Understanding Perennials and Shrubs
Choosing the Right Plants
Fall Preparation for Perennials and Shrubs
- Trimming and Cleaning: Prune away dead or diseased growth to minimize the risk of disease overwintering. Remove fallen leaves and debris that may harbour pests.
- Mulching: Apply a layer of mulch at the base of plants to insulate the soil and stabilize its temperature. This helps prevent frost heaving.
- Watering: Ensure adequate soil moisture before it freezes. Deep watering is essential, but avoid overwatering to prevent root rot.
- Protection for Vulnerable Plants: Consider using frost cloths or burlap to shield more sensitive plants from freezing winds.
Fall Preparation for Shrubs
- Pruning: Late fall pruning removes dead or damaged branches, improving air circulation and reducing disease risk.
- Mulching: Apply a layer of mulch around the base to insulate the root zone. Avoid mulching too close to the main stem to prevent rot.
- Anti-Desiccant Spray: Some evergreen shrubs susceptible to winter burn may benefit from an anti-desiccant spray to reduce moisture loss through their leaves.
Dealing with Snow and Pest Control
Dealing with Snow
In Fredericton, where heavy snowfall is common during the winter months, managing snow in your garden is essential. While snow can be an ally in protecting your plants, there are some considerations to keep in mind:Snow as Insulation: As snow accumulates, it acts as a natural insulator, covering the soil and protecting the roots of your perennials and shrubs from extreme cold. This insulation helps maintain stable soil temperatures and prevents frost heaving, which can disrupt plant roots.
Avoid Heavy Snow Accumulation: While snow is beneficial, excessive snow accumulation can be problematic. Heavy snow loads on the branches of shrubs can lead to bending or even breakage. Use a broom or soft tool to gently brush off excess snow from shrubs to prevent damage.
Protecting Evergreens: Evergreen shrubs, in particular, benefit from snow cover as it shields them from drying winter winds. If you have vulnerable evergreens, refrain from pruning them in late summer and fall, as this may encourage new growth that's susceptible to winter damage.
Pest control is a crucial aspect of overwintering your perennials and shrubs. Winter pests such as voles, rabbits, and deer can cause significant damage to your plants during the cold season. Here's how to address this issue:Physical Barriers: To deter pests, place hardware cloth or fencing around your garden beds. This creates a barrier that makes it challenging for critters to access your plants. Be sure to bury the fencing a few inches underground to prevent digging.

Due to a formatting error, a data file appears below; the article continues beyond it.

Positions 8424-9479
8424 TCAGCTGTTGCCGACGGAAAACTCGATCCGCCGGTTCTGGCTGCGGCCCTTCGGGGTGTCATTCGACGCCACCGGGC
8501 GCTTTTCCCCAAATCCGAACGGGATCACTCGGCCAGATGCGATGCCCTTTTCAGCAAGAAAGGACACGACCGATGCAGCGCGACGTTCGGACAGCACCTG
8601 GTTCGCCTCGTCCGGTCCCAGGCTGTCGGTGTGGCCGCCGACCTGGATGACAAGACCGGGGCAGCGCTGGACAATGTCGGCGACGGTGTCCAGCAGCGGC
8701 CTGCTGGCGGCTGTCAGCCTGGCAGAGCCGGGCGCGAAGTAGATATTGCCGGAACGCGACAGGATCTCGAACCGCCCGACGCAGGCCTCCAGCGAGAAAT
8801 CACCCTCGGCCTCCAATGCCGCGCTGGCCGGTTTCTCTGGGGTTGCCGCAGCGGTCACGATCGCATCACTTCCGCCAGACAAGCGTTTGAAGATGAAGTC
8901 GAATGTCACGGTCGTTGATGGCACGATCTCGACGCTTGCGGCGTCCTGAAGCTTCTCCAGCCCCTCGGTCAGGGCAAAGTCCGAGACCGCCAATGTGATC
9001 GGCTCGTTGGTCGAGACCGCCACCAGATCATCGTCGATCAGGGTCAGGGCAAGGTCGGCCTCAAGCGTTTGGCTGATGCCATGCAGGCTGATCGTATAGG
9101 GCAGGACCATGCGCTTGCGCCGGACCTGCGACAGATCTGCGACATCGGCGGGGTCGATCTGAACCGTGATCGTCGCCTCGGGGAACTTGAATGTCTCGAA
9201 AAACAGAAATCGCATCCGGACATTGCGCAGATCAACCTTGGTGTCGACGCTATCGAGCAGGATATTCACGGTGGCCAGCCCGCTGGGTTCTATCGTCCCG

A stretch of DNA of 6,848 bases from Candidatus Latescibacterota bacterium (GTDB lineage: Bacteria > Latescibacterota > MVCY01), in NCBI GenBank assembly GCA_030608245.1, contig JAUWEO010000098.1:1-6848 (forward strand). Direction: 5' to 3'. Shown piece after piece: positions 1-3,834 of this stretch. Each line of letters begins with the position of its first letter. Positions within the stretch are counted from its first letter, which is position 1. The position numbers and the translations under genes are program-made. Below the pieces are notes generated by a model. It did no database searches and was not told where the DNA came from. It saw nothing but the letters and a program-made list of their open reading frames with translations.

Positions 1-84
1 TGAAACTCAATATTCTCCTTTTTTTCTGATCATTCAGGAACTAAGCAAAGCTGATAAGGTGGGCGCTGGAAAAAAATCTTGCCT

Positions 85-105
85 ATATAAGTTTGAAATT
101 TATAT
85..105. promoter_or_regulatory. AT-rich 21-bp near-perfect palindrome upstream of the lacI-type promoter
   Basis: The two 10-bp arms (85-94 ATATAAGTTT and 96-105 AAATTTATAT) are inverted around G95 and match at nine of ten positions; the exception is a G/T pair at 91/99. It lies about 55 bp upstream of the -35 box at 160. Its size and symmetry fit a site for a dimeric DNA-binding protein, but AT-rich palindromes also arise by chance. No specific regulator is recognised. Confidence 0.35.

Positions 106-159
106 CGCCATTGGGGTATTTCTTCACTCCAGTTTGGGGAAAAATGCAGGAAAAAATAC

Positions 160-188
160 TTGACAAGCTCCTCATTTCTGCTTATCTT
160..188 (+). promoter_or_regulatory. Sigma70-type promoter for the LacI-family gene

Clean Garden Beds: Before winter arrives, ensure that your garden beds are clear of debris, fallen leaves, and weeds. These can provide shelter and food sources for pests. By maintaining a tidy garden, you reduce the appeal of your garden as a winter home for critters.
Repellents: Consider using natural repellents such as garlic or hot pepper sprays. Apply these deterrents around the garden perimeter or on susceptible plants. Keep in mind that you may need to reapply these repellents periodically, especially after heavy rain or snow.
Traps: For small pests like voles, using live traps or snap traps can be effective. Place these strategically in areas where you've noticed signs of activity, such as tunnels or gnawed plant stems.
Regular Monitoring: During the winter, occasionally inspect your garden for signs of pest damage. Early detection allows for timely intervention.
Monitoring Thawing Periods
Late winter and early spring are characterized by fluctuating temperatures, where periods of freezing are interspersed with warmer, thawing days. These variations can have a significant impact on your garden. Here's how to monitor and manage thawing periods effectively:Check Soil Moisture: As the weather warms, thawing periods can lead to soil moisture loss. It's crucial to periodically check the soil moisture level around your perennials and shrubs. Use your fingers to gauge the soil's moisture content. If the soil feels dry to the touch, it's time to water.
Watering Guidelines: During thawing periods, it's best to water your garden when the soil is not frozen. Water deeply and thoroughly, ensuring that moisture reaches the root zone. Avoid overwatering, which can lead to root rot.
Mulch Inspection: Inspect the mulch around your plants during thawing periods. If it appears compacted or has shifted, take the opportunity to fluff it up and redistribute it evenly. Proper mulching helps maintain stable soil temperatures and retains moisture.
Pest Activity: Keep an eye out for pest activity during thawing periods. Some pests, like voles, may become active during these times. If you notice signs of damage, address it promptly with traps or other appropriate measures.